The ISDS was a particular focus of the critics of AUSFTA, and was not included by the Howard government in the final agreement, which became public before the Parliamentary debate on the implementing legislation. The exclusion of the ISDS before the Parliamentary debate is an indication of the sensitivity of the issue, and possible government fears that its inclusion would make the agreement unacceptable. The AUSFTA is the only US bilateral free trade agreement which does not include ISDS.

Productivity Commission report recommends against ISDS

The Australian Productivity Commission is an arms-length advisory body set up in 1998 to conduct independent research on a range of economic, social and environmental issues. In 2009, the then ALP Government requested that the Productivity Commission undertake a study into the impact of bilateral and regional trade agreements on Australia’s economic performance. The Commission received submissions from business, government and non-government organisations and produced a final report in December 2010.

The study received a large number of submissions on the topic of ISDS, and reviewed these submissions in its report, some of which is quoted above.

After reviewing the evidence on ISDS, the report found no evidence that ISDS resulted in greater inflows of foreign direct investment. It also found no evidence for some of the other key arguments used to justify ISDS. For example, it found no evidence of market failure resulting from political risk to foreign investors, and no evidence that regulation is systematically biased against foreign investors (Productivity Commission 2010: 269-70).

On the contrary, the report concluded that that “experience in other countries demonstrates that there are considerable policy and financial risks arising from ISDS provisions” (Productivity Commission 2010: 274).


The report recommended that “the Australian government should seek to avoid the inclusion of investor state dispute settlement provisions in bilateral and regional trade agreements that grant foreign investors substantive or procedural rights greater than those enjoyed by Australian investors” (Productivity Commission 2010: xxxviii).

Australian Labor Party policy on ISDS

Labor’s policy differences with the Howard government on the AUSFTA in 2004 were described above. The Australian Labor Party (ALP) came to office in 2007 with explicit trade policies to protect the right of governments to regulate on health, environment and other public policy issues. The policy also committed to improved consultation and parliamentary debate about trade negotiations (ALP 2009).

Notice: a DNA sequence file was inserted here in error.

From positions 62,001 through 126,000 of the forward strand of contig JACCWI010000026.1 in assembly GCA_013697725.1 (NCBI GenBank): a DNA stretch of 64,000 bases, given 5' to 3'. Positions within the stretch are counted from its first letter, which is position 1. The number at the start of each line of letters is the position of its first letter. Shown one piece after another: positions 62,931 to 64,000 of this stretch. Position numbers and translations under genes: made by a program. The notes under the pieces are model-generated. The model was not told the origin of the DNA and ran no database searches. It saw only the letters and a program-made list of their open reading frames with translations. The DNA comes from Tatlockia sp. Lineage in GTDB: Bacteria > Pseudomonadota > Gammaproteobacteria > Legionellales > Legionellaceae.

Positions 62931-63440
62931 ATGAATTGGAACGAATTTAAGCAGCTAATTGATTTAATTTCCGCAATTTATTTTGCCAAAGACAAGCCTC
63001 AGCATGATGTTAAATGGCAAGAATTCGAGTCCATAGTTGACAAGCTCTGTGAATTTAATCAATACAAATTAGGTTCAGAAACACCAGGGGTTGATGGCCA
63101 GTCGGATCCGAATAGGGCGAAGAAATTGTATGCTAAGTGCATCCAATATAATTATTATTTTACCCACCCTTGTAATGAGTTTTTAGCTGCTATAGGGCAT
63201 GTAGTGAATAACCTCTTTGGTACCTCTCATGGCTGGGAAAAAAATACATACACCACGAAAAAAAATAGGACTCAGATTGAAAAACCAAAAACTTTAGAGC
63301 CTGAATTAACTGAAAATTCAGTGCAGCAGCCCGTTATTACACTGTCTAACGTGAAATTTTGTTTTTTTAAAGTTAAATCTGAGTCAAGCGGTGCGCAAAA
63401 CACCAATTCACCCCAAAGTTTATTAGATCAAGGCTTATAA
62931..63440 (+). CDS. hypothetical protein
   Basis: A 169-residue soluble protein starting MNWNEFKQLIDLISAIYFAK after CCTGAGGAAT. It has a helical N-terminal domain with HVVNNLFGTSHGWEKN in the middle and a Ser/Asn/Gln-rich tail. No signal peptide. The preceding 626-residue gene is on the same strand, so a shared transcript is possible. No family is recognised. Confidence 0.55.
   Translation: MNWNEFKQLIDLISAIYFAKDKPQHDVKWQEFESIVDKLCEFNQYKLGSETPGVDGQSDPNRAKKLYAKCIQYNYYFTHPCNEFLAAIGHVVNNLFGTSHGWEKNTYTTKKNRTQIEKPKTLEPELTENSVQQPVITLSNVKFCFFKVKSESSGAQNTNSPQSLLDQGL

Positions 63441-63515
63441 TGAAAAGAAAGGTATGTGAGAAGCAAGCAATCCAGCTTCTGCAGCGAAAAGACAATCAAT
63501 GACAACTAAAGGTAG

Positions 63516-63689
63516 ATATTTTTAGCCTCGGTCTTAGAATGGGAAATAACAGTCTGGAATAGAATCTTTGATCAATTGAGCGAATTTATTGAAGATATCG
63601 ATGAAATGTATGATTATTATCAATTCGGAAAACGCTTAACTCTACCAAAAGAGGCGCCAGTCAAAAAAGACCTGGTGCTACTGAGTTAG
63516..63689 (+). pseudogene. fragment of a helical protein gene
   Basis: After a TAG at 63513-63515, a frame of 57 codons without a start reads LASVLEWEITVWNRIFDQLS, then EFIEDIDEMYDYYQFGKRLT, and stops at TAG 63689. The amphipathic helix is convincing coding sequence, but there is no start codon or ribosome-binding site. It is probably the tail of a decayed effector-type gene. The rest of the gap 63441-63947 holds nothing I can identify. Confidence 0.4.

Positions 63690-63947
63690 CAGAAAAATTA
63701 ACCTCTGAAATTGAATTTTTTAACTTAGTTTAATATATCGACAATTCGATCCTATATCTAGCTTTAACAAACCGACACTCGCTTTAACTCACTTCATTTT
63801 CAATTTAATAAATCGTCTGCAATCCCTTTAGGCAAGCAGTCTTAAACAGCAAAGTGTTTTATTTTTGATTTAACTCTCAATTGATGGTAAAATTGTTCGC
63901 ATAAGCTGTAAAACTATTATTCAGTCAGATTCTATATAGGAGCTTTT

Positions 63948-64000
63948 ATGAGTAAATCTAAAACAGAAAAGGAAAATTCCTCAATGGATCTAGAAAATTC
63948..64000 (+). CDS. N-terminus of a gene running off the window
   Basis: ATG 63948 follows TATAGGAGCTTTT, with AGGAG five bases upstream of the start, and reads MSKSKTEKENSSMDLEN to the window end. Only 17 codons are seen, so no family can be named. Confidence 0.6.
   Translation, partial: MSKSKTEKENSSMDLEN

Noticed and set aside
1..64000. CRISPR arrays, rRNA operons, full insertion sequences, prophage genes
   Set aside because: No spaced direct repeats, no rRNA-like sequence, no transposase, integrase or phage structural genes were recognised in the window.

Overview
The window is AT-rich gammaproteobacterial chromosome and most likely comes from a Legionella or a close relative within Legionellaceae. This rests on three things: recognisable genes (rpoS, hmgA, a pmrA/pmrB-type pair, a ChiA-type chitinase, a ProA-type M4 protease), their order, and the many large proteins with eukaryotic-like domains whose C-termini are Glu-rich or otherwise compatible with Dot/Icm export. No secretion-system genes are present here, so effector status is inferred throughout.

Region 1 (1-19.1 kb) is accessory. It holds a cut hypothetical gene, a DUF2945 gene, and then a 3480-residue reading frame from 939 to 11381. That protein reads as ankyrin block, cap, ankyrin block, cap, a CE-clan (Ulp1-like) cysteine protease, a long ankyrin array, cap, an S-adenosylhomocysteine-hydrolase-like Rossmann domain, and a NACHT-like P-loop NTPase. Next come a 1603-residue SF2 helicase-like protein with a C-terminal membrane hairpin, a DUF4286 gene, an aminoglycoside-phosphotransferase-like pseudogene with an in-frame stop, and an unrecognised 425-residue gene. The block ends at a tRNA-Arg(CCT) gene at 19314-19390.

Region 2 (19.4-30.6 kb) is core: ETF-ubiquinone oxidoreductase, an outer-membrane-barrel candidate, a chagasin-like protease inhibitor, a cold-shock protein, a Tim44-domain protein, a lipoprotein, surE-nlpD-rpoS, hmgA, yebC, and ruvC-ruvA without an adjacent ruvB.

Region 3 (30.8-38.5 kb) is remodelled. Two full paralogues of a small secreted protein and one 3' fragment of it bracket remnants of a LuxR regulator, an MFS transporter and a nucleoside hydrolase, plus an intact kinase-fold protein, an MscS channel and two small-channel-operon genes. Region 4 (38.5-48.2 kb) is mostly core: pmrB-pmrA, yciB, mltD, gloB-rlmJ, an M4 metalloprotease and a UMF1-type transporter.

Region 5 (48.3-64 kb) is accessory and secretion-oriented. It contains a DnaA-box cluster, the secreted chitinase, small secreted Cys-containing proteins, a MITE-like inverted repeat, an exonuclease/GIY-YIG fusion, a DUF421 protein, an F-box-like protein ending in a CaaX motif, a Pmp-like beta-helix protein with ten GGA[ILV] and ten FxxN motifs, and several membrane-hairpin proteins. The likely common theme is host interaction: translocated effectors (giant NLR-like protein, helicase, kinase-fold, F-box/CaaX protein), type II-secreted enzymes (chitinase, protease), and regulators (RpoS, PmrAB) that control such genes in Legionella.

Before the TPPA negotiations began in March 2010 the Australian Trade Minister responded in answer to questions that ‘everything was on the table’. However, in response to concerns from unions and community organisations about ISDS, the Minister reported as saying:

“We continue to have serious reservations about the inclusion of investor-state dispute settlement provisions … and Australian negotiators will be making this clear” (Saulwick 2010).

New Australian Trade Policy on ISDS April 2011

A review of Australia’s trade policy was conducted by the new Trade Minister Craig Emerson following the 2010 election. The outcome of this review, announced in April 2011, included the adoption of many of the recommendations of the Productivity Commission Report on Bilateral and Regional Trade Agreements.

The policy rejects the inclusion in trade agreements of investor state dispute procedures. It states:

“The Government does not support provisions that would confer greater legal rights on foreign businesses than those available to domestic businesses. Nor will the Government support provisions that would constrain the ability of Australian governments to make laws on social, environmental and economic matters in circumstances where those laws do not discriminate between domestic and foreign businesses…In the past, Australian Governments have sought the inclusion of investor-state dispute resolution procedures in trade agreements with developing countries at the behest of Australian businesses. The Gillard Government will discontinue this practice. If Australian businesses are concerned about sovereign risk in Australian trading partner countries, they will need to make their own assessments about whether they want to commit to investing in those countries” (Emerson, 2011: 20).

The policy was also influenced by actions taken by the Philip Morris International tobacco company in February 2010 against the government of Uruguay, challenging tobacco advertising restrictions which were based on a World Health Organisation Convention. The company claimed that the measures violated the terms of the Switzerland Uruguay bilateral investment treaty by preventing it from displaying its trademark, which received media publicity in Australia (O’Malley, 2010, Davison 2010).